I wrote a post some time ago about how I’m prone to breaking things. Dishes. Expensive electronics. Clothing (Somehow, I find a way). In ninth grade, I spilled water on my friend Kyle D’Addario’s brand new computer – knocked a full glass right onto the keyboard. He loved that computer, and I can still see the stunned horror etched on his face, an acrid smell rising up from between the keys. That, and an embarrassing number of memories like it, is the root of my fear that each passing day is just one step closer to the day that I seriously injure Violet. I won’t mean to. I never set out to damage, break, or destroy things, but it happens nonetheless. Everytime it does, I say to myself, “From now on, I’ll be more careful. I’ll remember how stupid I feel right now, and it will keep me from doing something like this again.” But it never does. Take today, for example. I borrowed my wife’s camera to take some pictures of my students (I broke my camera last school year). She was justifiably reluctant, but she loves me, so she consented. I made it through the school day and returned home with the camera intact, proud of myself. My wife was at work, and with time to kill before dinner, I decided to take Violet down the road to Beaver Meadow for a quick hike. I carried her out to the car, camera around my wrist. I strapped her into the car seat, and reached over the back of the front passenger seat to drop the camera up front, where it landed hard on a jar I’d forgotten was on the seat. And with that, I’d done it again.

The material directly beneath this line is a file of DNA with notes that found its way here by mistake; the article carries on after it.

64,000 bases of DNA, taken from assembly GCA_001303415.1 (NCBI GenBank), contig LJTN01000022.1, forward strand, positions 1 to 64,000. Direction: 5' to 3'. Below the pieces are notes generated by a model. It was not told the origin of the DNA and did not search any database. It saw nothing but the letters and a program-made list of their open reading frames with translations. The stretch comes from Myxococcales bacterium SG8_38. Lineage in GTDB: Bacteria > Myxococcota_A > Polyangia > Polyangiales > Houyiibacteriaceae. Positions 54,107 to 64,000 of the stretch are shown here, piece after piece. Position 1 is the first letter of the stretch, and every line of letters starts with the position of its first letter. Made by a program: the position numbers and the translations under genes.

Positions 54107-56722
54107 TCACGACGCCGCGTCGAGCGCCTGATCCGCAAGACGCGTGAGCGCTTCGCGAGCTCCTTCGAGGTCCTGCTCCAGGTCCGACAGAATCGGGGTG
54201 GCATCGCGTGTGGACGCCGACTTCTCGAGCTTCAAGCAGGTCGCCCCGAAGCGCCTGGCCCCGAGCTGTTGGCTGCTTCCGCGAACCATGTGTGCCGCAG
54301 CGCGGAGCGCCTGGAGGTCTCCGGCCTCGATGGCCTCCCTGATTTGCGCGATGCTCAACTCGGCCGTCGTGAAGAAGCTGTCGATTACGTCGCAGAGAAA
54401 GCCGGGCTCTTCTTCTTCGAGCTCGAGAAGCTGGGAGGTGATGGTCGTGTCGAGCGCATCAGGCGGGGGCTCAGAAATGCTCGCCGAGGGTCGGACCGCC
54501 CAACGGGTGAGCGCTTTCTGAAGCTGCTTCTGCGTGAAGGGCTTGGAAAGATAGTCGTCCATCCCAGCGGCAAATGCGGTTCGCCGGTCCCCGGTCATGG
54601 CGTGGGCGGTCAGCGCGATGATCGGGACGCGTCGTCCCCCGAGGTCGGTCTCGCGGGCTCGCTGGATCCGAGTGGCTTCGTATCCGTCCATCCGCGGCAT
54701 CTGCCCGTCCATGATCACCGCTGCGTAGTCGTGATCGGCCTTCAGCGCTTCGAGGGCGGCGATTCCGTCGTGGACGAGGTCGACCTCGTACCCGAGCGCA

I held the camera in my hands and told myself, “From now on, I’ll be more careful. I’ll remember how stupid I feel right now, and it will keep me from doing something like this again,” even though I knew it wouldn’t. At least this time, the situation had a silver lining; by some incredible stroke of luck, I had just ordered my wife a new camera. She’d been complaining about hers for some time, and our upcoming anniversary seemed like a good time to surprise her. It’s completely against my nature to give or reveal a present’s identity before the appointed date, but this was a special circumstance. I needed a cushion, and it did soften the blow when she came home tonight and I fessed up. She was nice about it but not surprised, concerned more about missing opportunities to take pictures of Violet before the new camera arrives than with the busted camera. Her reaction made me feel a little better, but I was still frustrated with myself. Later, when she called me into the bedroom to put Violet to bed, I held my daughter in my arms and told her, “I want to say I’m sorry in advance for whatever I might do to you in the future. Just remember, scars can make you seem mysterious.”
292 days old